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Osmophobia or olfactophobia refers to a fear, aversion, or psychological hypersensitivity to odors. The phobia generally occurs in chronic migraine sufferers who may have odor triggered migraines.[citation needed] Such migraines are most frequently triggered by foul odors, but the hypersensitivity may extend to all odors. One study found as many as 25% of migraine sufferers had some degree of osmophobia. The condition may also be present in individuals in substance withdrawal, specifically opioid withdrawal syndrome, where it is usually associated with nausea and/or vomiting.

The term osmophobia comes from the Greek ὀσμή - osmē, meaning "smell, odour"[1] and φόβος - phobos, "fear".[2] Olfactophobia comes from the Latin olfacto, "to smell at".[3]

See also[edit]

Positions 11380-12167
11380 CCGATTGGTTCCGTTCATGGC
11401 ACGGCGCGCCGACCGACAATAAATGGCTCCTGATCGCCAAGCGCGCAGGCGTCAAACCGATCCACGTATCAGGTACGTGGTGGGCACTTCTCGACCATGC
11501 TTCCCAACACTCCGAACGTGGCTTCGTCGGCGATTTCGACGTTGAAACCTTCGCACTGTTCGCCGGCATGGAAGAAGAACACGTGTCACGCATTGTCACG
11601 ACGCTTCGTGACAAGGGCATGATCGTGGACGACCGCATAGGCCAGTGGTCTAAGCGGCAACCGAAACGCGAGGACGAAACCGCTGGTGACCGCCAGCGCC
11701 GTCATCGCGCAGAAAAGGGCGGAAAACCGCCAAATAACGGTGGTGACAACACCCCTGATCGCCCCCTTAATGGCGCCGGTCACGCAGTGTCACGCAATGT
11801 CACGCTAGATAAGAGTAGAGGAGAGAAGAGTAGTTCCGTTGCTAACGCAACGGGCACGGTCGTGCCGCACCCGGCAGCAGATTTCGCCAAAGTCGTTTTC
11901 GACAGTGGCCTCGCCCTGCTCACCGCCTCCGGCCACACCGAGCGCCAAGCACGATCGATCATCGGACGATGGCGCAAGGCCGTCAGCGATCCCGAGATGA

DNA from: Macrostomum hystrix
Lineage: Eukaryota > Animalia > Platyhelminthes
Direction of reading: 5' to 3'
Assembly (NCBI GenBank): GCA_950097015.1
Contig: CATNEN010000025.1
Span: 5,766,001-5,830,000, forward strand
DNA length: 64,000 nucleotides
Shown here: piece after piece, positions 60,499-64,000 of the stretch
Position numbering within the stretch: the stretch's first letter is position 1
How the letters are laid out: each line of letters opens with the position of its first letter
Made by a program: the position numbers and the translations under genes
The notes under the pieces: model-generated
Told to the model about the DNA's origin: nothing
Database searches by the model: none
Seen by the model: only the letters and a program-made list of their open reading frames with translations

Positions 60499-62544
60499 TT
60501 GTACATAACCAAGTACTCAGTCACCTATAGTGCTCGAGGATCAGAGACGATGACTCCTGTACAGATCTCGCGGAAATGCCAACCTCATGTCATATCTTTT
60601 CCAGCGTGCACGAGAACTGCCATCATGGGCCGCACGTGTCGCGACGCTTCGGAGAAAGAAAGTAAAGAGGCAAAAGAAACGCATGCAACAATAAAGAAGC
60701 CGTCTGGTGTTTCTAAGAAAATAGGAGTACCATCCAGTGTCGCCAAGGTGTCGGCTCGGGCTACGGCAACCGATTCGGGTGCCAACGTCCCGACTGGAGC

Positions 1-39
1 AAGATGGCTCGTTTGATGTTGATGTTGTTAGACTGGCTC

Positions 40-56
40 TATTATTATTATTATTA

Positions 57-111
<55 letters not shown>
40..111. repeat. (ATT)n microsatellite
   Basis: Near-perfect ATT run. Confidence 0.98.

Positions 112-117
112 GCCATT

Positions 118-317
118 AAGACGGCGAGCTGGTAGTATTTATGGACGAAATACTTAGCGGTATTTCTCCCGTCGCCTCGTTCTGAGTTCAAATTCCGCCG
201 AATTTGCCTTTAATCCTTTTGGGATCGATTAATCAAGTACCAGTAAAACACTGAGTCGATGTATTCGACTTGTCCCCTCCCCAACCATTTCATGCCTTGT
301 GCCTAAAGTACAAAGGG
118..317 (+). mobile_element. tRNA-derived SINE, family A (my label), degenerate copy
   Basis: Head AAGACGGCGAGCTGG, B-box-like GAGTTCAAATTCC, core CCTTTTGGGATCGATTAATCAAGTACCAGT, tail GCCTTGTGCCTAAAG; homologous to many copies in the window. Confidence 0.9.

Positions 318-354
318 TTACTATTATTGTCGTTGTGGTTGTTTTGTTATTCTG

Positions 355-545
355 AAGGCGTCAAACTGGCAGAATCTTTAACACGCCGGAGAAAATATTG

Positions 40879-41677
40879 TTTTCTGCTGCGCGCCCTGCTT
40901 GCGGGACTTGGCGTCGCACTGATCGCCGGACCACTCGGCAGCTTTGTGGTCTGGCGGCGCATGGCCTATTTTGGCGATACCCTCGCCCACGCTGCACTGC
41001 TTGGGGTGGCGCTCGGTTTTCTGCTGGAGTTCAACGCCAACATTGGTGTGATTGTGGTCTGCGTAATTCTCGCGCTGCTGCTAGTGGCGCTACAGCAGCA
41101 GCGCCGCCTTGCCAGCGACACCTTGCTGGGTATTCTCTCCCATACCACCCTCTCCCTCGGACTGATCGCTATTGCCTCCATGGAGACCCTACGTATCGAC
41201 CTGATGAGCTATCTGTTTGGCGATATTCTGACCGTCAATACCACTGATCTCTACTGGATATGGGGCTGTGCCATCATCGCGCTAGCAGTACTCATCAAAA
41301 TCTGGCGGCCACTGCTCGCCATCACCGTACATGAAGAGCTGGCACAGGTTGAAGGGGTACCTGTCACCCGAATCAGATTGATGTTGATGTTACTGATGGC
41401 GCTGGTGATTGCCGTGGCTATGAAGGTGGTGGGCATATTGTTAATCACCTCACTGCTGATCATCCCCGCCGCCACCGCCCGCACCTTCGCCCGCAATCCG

1. ^ ὀσμή, Henry George Liddell, Robert Scott, A Greek-English Lexicon, on Perseus
  2. ^ φόβος, Henry George Liddell, Robert Scott, A Greek-English Lexicon, on Perseus
  3. ^ olfacto, Charlton T. Lewis, Charles Short, A Latin Dictionary, on Perseus

External links[edit]

  • Kelman L (November 2004). "The place of osmophobia and taste abnormalities in migraine classification: a tertiary care study of 1237 patients". Cephalalgia. 24 (11): 940–6. doi:10.1111/j.1468-2982.2004.00766.x. PMID 15482356. S2CID 29074529.[dead link]
  • Kelman L (2004). "Osmophobia and taste abnormality in migraineurs: a tertiary care study". Headache. 44 (10): 1019–23. doi:10.1111/j.1526-4610.2004.04197.x. PMID 15546266. S2CID 11480855.